Why is John McCain refraining from joining Democrats who are initiating a measure strengthening campaign finance reform? McCain, known as the father of campaign reform, will not join the Democrats; not a single Republican in the Senate will.
The bill, called the Disclose Act, would force political groups that spend more than $10,000 on federal campaigns to disclose their donors.
McCain has said that he will not endorse the bill unless it eschews favorable treatment for unions that are in the Democratic Party’s corner.
The Democrats are still trying to undo the effects of the Supreme Court’s decision in Citizen’s United. Sen. Sheldon Whitehouse (D-R.I.), who is pushing the legislation, said melodramatically:
“The flood of secret money unleashed by the Supreme Court’s Citizens United decision threatens to drown out the voices of middle class families in our democracy. The Disclose Act will uphold every citizen’s right to know where this secret money is coming from and whom it is going to, and will help protect the interests of middle class families from the special interests who already have too much power. It’s time for Congress to act.”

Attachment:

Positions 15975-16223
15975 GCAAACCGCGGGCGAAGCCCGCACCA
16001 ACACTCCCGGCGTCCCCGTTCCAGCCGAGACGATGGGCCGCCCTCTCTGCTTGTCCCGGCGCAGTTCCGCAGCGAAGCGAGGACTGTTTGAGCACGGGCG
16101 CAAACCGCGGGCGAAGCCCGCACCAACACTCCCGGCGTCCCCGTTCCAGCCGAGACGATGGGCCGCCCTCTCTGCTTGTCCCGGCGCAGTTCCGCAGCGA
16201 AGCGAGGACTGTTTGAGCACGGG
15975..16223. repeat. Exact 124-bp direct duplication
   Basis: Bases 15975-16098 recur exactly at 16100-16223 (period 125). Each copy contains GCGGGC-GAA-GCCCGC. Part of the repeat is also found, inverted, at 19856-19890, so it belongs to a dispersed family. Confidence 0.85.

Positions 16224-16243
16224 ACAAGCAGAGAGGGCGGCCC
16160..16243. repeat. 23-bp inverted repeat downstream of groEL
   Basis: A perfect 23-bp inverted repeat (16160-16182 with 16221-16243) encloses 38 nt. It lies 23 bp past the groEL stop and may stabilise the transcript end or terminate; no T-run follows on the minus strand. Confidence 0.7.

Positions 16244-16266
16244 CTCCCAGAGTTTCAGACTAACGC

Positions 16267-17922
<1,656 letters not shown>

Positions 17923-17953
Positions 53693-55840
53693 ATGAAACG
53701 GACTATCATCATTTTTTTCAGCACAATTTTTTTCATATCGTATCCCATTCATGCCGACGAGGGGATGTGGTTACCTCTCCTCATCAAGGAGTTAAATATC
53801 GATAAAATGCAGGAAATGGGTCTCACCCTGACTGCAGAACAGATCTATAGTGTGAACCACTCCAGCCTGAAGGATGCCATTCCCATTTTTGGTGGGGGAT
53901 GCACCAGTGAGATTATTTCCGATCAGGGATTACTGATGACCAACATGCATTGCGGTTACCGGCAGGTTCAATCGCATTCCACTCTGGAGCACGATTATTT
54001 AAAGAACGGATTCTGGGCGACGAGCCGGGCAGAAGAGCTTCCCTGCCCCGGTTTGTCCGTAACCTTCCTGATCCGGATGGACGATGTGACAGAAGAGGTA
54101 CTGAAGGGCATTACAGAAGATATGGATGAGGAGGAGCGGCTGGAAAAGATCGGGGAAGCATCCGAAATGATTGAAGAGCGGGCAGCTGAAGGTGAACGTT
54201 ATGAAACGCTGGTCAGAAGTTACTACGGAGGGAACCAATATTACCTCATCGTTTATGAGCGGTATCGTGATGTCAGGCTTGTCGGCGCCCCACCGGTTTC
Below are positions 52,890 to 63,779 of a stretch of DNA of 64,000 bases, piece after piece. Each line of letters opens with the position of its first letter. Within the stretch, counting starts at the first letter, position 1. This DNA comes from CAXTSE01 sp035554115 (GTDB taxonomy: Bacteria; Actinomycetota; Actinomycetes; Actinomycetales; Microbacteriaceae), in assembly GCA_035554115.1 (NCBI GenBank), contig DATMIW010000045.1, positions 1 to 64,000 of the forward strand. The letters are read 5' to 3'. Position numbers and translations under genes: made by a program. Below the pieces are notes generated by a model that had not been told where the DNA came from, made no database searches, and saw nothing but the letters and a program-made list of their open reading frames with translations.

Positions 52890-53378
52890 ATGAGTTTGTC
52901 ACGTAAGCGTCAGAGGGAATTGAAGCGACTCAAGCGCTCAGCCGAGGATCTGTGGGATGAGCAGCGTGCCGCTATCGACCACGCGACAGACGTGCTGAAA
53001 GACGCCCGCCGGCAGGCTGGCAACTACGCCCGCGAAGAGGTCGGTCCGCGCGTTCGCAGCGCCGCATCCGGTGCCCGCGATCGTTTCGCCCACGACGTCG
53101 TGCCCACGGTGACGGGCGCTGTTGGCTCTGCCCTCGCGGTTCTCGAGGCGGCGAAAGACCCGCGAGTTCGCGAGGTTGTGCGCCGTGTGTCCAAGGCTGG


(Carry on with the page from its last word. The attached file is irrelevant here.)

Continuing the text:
But McCain said he was waiting for something big to happen before he signed on:
“What I really think is that it’s going to take a scandal and there’s going to be one. There’s just too much money washing around. Every time in history there have been these reforms it’s been following a scandal. It’s what it’s going to take, I think.”
This is typical McCain; he wouldn’t garner any publicity for joining a cause that was always essentially his. If he’s going to join in, it had better be big news so he can keep his name in the papers, and nothing makes more news than a scandal. After all, McCain has never shied away from crossing the aisle before, and when he did, it was always trumpeted by the New York Times.
Still, it’s nice that McCain pretends to care about free speech for once.